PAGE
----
Royal Shakespeare Theatre, Stratford upon Avon, Wednesday 30th November, 2016
The play, often regarded as Shakespeare’s swansong, is brought to vibrant life in this new production from artistic director Gregory Doran. Using pioneering technology (courtesy of Intel), the magical aspects of Prospero’s isle are presented in ground-breaking ways with special effects we are more accustomed to seeing in your average cinematic blockbuster. Most notable is the spirit Ariel (Mark Quartley) projected above us with motion-capture animation while the actor performs upstage. There is a risk that the action is going to be overwhelmed by the marvellous effects but Doran wisely allows Ariel to appear to us live not long after this grandest of entrances. Other scenes use a combination of acting and special effects to create the magical moments of the story – I think the balance is struck; the latter enhances the former. Of course, all the effects in the world aren’t going to make a production if the acting isn’t there – and it is.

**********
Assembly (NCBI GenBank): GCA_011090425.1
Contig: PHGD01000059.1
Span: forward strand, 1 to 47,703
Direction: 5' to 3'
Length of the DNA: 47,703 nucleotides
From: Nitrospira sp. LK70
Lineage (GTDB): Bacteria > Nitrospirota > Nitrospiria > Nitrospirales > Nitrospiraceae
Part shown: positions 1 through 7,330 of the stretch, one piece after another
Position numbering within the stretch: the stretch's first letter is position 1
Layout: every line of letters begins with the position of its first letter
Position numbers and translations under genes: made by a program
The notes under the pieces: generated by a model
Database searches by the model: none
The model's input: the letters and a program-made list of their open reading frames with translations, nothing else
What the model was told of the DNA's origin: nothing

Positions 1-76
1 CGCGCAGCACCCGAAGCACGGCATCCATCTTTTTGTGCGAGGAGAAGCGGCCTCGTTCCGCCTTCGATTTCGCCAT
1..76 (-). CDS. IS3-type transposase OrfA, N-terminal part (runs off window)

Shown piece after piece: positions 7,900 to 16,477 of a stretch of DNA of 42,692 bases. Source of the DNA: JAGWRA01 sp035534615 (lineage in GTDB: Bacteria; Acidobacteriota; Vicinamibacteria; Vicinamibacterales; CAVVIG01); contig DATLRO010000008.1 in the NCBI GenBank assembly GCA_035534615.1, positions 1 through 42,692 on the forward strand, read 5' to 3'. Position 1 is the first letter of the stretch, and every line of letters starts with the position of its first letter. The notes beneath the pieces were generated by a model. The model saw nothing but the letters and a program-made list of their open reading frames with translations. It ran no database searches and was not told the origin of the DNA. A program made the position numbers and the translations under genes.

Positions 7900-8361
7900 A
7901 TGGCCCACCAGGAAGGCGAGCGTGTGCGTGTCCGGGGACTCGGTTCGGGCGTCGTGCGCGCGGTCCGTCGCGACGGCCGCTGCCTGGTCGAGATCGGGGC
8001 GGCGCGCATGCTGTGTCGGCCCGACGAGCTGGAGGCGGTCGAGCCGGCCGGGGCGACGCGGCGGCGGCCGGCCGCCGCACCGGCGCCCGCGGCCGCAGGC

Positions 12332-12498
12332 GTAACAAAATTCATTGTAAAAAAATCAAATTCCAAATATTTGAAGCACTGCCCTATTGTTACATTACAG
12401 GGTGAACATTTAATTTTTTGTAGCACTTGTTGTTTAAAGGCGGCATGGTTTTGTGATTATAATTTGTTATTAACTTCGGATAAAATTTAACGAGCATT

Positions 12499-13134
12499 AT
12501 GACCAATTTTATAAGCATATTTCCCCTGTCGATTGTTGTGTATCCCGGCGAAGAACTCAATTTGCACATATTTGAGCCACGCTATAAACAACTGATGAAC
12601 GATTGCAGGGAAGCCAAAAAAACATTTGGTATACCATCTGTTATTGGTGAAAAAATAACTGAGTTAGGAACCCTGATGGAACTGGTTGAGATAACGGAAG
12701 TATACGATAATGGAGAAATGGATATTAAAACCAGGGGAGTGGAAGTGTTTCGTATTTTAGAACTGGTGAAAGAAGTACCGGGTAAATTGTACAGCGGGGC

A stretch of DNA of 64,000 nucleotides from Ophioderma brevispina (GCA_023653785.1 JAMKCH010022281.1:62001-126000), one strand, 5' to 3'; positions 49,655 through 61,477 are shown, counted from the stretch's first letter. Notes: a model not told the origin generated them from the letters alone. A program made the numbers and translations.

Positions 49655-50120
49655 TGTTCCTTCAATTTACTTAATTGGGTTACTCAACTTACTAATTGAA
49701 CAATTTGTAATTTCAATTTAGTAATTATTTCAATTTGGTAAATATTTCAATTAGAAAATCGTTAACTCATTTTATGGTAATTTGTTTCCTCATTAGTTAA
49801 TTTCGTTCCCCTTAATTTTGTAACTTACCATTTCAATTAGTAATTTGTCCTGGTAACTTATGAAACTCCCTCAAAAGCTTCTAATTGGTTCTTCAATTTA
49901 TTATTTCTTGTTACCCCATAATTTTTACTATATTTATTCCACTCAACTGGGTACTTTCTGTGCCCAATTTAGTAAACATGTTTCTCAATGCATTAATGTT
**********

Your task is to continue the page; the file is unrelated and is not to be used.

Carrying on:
Simon Russell Beale is a superb Prospero, managing to be powerful when casting his spells and vulnerable and careworn when dealing with his increasingly independent daughter, Miranda (Jenny Rainsford, blending teenage assertion with childlike dependency). Joe Dixon’s misshapen Caliban is both repulsive and sympathetic – his scenes with the drunkards Trinculo (a very funny Simon Trinder) and Stephano (the mighty Tony Jayawardena, who can do no wrong) are hilarious. I also like Joseph Mydell’s wise old Gonzalo, the bravado of Tom Turner’s Sebastian and Oscar Pearce’s scheming, Machiavellian Antonio. Daniel Easton’s bit of an upper-class twit of a Ferdinand matures nicely into a worthy suitor for Miranda, but for me the most effective relationship is that between master and slave, the magician Prospero and the sprite Ariel. Mark Quartley is excellent as the unworldly creature, moving like a dancer-gymnast-acrobat – his face and voice are no less expressive. “Do you love me, Master?” he asks, with poignant innocence, and Russell Beale’s reply, wrenched from the bottom of his heart, “Deeply” is wrought with pain. It is Ariel who humanises Prospero, the servant teaching the master that revenge is not the way to go, thereby changing the outcome of the story. Magnificent stuff.
Reconciliation is the order of the day and forgiveness and resignation, for a rather moving final scene. Along the way, we have seen and heard wonders, including Paul Englishby’s ethereal music and the beautiful singing of sopranos Juno (Jennifer Wooton), Iris (Elly Condron), and Ceres (Samantha Hay). This is the RSC’s best seasonal, family show for years and it’s practically sold out but perhaps, if you’re lucky and able to perform a little magic, you might be able to snaffle up the odd return ticket. Believe me, it’s well worth the effort.
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